Albemarle Corp., the world’s biggest lithium producer, is expanding as quickly as possible and evaluating new opportunities as buyers of the battery metal struggle to keep up with surging electric-vehicle demand.
The company plans to start sales from a new plant in Chile early 2022 and from an expansion in Western Australia around the middle of the year, as it restarts another mothballed mine. At the same time, it’s evaluating a bid for new contracts in Chile and looking out for possible acquisitions in Australia, North America and Europe, senior executives said in an interview Thursday.
A sharp tightening of the market for lithium — one of the key components in rechargeable batteries — has seen a benchmark index more than double in 2021 and prices in China hit records. With little or no inventory in the system right now and demand set to more than triple by 2025, buyers are snapping up all the lithium they can.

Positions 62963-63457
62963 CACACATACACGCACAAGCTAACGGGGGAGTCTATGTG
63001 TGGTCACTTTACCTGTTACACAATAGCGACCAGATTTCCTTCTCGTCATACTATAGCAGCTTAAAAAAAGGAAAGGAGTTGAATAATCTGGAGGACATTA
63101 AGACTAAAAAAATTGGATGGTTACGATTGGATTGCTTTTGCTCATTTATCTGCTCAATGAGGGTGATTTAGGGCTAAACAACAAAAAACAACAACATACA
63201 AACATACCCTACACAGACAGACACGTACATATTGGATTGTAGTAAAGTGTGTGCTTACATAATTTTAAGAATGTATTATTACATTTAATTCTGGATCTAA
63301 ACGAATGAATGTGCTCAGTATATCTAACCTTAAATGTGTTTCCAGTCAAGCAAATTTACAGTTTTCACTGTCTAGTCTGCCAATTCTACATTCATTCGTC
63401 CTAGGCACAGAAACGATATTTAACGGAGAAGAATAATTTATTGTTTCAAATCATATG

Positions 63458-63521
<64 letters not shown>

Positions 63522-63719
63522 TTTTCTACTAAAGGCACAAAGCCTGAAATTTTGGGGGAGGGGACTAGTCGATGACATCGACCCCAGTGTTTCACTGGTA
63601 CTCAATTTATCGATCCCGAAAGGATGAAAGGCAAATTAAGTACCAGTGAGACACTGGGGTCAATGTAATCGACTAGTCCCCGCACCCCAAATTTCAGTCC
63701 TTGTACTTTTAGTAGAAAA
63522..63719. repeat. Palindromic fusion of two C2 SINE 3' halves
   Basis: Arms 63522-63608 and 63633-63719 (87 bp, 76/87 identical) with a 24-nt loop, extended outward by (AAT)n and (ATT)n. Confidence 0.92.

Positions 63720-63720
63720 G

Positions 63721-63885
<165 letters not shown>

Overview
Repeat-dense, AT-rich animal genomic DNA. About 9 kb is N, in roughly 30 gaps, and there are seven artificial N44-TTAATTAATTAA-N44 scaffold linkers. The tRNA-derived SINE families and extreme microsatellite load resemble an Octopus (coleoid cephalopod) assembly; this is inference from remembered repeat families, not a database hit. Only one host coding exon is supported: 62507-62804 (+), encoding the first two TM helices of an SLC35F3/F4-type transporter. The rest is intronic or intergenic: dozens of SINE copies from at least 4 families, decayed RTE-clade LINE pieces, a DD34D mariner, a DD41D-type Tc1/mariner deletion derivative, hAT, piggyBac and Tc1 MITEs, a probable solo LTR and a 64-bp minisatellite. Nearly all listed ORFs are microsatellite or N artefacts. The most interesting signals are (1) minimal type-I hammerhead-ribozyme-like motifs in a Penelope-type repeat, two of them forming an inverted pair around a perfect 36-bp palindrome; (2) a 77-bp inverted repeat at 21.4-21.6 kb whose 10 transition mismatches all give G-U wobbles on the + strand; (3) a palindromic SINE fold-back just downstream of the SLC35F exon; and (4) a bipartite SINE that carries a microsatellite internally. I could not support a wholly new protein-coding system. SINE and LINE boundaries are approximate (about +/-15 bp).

“We’re going as fast as we can” in terms of executing projects, Chief Executive Officer Kent Masters said from the company’s base in Charlotte, North Carolina.
The company could bring on a second and third train at its Wodgina venture in Australia once it has the conversion capacity in place. It also intends to bring resources online in the U.S. “a little further down the road,” he added.
In Chile, Albemarle has purchased bidding rules for a new round of contracts being offered by the outgoing government. The company is evaluating whether to bid for areas close to its existing operations, including asking how the contracts may be viewed by the next government, Eric Norris, head of lithium, said alongside Masters.
“It’s a very complex political environment,” Norris said. “We’re doing our due diligence on that process right now.”
Albemarle doesn’t rule out joining the wave of dealmaking in the industry, although its focus right now is on conversion assets rather than mining resources.
Still, the company will take a look at hard rock projects in Western Australia and is “following closely” some resources being developed in North America and Europe, Norris said.